RJ Barrett has developed into a true star. The Knicks front office must shift their future plans accordingly. 

Adapt or die.

The New York Knicks have died more often than they have adapted. When the NBA went small, the Knicks went big. When the league went fast, the Knicks went slow. When they go all-in on a free agent, they often had no true backup plan.

The team is once again at a crossroads. After completing an offseason in which the main pieces of last season’s roster were brought back, capped off with a Julius Randle extension, expectations were reasonably high for New York. A second straight top-four was ambitious, to say the least. Even with the modest expectations of making the playoffs, this season has been a letdown.

Randle has not replicated the magic of last season. His production is still above average, yet not near the All-Star levels of last season. Toss in a possible beef with the fans, the coaching staff, the front office, or maybe all four, and the future the front office envisioned last season is not nearly as attractive.

That future had Randle smack dab in the middle of a quick turnaround, with RJ Barrett at his side and a core group led by Derrick Rose at his back. Now, it is tough to stomach another 82 games of a melancholy Randle.

There is a silver lining—Rowan Barrett Jr. The third overall pick from 2019 is fulfilling every dream the team and fans could have imagined. Barrett’s play over the last few months has caught the attention of general NBA fans and put the Knicks jokes on brief pause.

At just 21 years old, Barrett has matured into the team’s most important player that looks very comfortable shouldering the burden of being a star player for the Knicks. The “MVP” chants for Randle that echoed through Madison Square Garden so loudly last season have faded. In its place have been raucous “RJ Barrett” chants.

The ascension of Barrett should cause a ripple effect on how the team approaches the coming months. The contention period is not as close as the front office may have thought it was when they threw bags at Evan Fournier and signed Kemba Walker at a relative bargain, thinking it would be enough to cement the Knicks as a playoff team.

Whatever moves are made moving forward should focus on bringing out the best in Barrett.

Too Big to Fail

In many ways, Barrett was the greatest test of the Knicks’ competence. 

Barrett’s ambition to be great was well documented coming out of Duke. From a young age, Barrett and his father created a list of goals he would have to hit to become a professional basketball player. His Arya Stark-esque list has served him well thus far along with the resources placed around him.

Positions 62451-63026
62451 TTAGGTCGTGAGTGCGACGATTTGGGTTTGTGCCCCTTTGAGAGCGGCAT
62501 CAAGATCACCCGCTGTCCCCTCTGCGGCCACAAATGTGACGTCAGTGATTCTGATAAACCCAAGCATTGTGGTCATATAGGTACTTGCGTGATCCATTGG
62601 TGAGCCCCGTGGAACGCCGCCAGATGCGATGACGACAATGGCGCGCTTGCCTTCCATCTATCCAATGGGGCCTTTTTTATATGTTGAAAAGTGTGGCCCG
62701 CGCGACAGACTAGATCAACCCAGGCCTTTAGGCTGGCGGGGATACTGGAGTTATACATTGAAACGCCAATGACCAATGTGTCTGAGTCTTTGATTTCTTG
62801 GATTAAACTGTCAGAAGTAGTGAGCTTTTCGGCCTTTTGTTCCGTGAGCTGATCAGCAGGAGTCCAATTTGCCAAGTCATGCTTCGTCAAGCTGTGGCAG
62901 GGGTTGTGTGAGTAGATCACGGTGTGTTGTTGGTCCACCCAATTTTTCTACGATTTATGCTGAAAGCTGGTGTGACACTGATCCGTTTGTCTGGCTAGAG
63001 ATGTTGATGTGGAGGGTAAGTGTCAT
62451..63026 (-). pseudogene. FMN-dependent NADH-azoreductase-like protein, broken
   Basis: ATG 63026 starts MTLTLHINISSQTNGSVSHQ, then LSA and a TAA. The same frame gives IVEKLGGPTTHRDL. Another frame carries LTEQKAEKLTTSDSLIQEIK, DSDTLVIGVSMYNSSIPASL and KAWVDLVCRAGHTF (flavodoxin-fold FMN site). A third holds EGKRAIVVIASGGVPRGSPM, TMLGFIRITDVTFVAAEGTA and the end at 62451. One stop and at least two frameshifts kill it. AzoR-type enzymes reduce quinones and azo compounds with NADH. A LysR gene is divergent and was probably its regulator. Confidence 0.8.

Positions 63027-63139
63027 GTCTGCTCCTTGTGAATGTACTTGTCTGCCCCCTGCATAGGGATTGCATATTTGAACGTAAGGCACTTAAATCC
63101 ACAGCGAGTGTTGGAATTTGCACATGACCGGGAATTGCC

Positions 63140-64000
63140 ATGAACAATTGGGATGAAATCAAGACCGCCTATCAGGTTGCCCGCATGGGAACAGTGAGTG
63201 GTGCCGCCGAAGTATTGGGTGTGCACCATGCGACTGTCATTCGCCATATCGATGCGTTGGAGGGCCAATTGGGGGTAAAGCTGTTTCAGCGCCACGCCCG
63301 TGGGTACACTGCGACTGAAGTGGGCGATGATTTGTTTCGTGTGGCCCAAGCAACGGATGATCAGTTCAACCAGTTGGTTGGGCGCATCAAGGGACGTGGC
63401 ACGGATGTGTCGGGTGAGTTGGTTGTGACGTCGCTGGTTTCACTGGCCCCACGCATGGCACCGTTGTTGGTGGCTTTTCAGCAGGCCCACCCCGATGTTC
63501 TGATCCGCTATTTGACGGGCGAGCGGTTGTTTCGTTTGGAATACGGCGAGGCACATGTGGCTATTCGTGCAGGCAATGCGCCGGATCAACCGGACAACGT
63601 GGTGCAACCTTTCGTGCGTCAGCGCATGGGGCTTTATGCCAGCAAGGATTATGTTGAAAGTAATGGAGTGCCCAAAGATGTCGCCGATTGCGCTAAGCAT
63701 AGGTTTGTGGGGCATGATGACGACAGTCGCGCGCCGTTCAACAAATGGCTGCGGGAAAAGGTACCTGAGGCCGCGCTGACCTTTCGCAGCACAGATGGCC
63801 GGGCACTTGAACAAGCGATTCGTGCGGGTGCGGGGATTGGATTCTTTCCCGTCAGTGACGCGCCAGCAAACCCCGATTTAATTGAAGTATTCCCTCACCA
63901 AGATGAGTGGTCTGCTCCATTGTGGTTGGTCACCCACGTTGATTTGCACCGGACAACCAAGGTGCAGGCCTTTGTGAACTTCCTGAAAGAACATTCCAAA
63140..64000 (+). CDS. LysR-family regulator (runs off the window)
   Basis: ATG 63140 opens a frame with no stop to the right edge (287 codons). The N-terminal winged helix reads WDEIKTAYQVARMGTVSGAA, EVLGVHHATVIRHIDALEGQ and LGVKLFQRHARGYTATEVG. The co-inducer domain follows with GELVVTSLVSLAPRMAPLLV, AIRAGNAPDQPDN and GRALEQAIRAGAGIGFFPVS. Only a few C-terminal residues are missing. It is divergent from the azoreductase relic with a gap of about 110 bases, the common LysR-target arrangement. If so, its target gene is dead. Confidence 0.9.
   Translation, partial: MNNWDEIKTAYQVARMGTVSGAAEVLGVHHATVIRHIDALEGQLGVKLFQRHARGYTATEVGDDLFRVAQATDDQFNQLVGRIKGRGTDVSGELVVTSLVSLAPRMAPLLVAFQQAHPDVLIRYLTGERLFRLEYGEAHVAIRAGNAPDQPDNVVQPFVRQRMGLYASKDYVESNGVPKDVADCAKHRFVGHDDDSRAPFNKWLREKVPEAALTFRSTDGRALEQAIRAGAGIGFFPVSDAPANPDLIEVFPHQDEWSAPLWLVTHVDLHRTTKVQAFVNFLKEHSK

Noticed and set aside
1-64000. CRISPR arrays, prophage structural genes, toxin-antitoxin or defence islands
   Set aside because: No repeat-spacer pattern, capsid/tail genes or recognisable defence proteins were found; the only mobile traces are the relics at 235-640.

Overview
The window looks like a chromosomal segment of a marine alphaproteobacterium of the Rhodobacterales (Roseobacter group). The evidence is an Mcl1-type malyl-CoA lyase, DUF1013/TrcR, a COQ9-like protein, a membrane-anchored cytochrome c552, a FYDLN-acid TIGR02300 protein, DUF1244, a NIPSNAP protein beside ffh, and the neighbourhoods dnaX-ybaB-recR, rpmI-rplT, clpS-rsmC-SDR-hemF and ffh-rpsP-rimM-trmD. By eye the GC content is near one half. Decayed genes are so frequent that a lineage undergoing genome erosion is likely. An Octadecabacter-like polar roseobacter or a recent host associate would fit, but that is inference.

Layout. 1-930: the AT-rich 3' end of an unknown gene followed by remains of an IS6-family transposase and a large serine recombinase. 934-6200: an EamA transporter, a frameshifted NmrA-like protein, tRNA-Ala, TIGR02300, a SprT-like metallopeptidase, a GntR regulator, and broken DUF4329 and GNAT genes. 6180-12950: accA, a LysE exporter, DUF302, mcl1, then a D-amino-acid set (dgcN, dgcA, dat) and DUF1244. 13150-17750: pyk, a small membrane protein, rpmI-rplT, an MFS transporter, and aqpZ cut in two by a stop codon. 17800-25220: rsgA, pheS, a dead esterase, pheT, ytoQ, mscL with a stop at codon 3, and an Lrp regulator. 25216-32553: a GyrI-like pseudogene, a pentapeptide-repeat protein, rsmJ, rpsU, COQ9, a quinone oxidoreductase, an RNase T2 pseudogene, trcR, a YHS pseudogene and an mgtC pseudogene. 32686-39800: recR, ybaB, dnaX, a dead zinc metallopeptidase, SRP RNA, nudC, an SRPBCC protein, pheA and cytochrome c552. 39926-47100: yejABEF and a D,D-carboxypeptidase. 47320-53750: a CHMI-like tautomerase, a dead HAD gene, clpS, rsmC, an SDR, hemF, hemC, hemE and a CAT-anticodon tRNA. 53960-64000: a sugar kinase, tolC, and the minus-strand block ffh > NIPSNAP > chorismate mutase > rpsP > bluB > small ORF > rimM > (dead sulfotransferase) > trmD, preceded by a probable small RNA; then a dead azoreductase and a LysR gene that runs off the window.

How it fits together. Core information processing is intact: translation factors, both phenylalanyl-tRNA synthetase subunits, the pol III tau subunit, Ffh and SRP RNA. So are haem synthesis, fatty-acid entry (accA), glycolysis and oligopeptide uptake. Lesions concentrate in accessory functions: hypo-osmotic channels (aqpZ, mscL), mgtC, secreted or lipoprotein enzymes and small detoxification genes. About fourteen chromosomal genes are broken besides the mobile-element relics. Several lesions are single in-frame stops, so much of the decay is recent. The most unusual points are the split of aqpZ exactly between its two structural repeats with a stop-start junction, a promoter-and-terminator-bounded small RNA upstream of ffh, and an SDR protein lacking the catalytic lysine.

Having Steve Nash as a godfather is a good foundation to build on, but Barrett was experienced with the burden of expectations well before he donned a Knick jersey. Before becoming the face of the Knicks, he was the face of Canada Basketball. Canada’s rise in the hoops ranks lies on the shoulder of Barrett, whose father is the general manager of the national team.

Since he arrived in New York, Barrett’s work ethic has been as advertised. Each year, his points-per-game output has increased from 14.3 as a rookie, to 17.6 in his second year, and just recently he reached the 20.0 milestone. 

Barrett’s 2022, in particular, has gotten off to a stellar start, with a large enough sample size to believe that his production as a top option is sustainable. In 36 games in 2022 Barrett has ascended as the top option, taking 19.8 attempts per game, producing 24.0 points with 41-36-72 shooting splits. He had a single 30-point game in his career coming into this season. This year he has 11 and counting, nine of them in 2022.

Even more encouraging beyond the raw output is that over his last 17 games, Barrett has not shot well, yet he has managed to average 24.5 points per game, with his lowest point total during that stretch being 18 points.

The greatest leap Barrett has taken, in 2022, has been his leadership. When you tune into games, you see Barrett leading.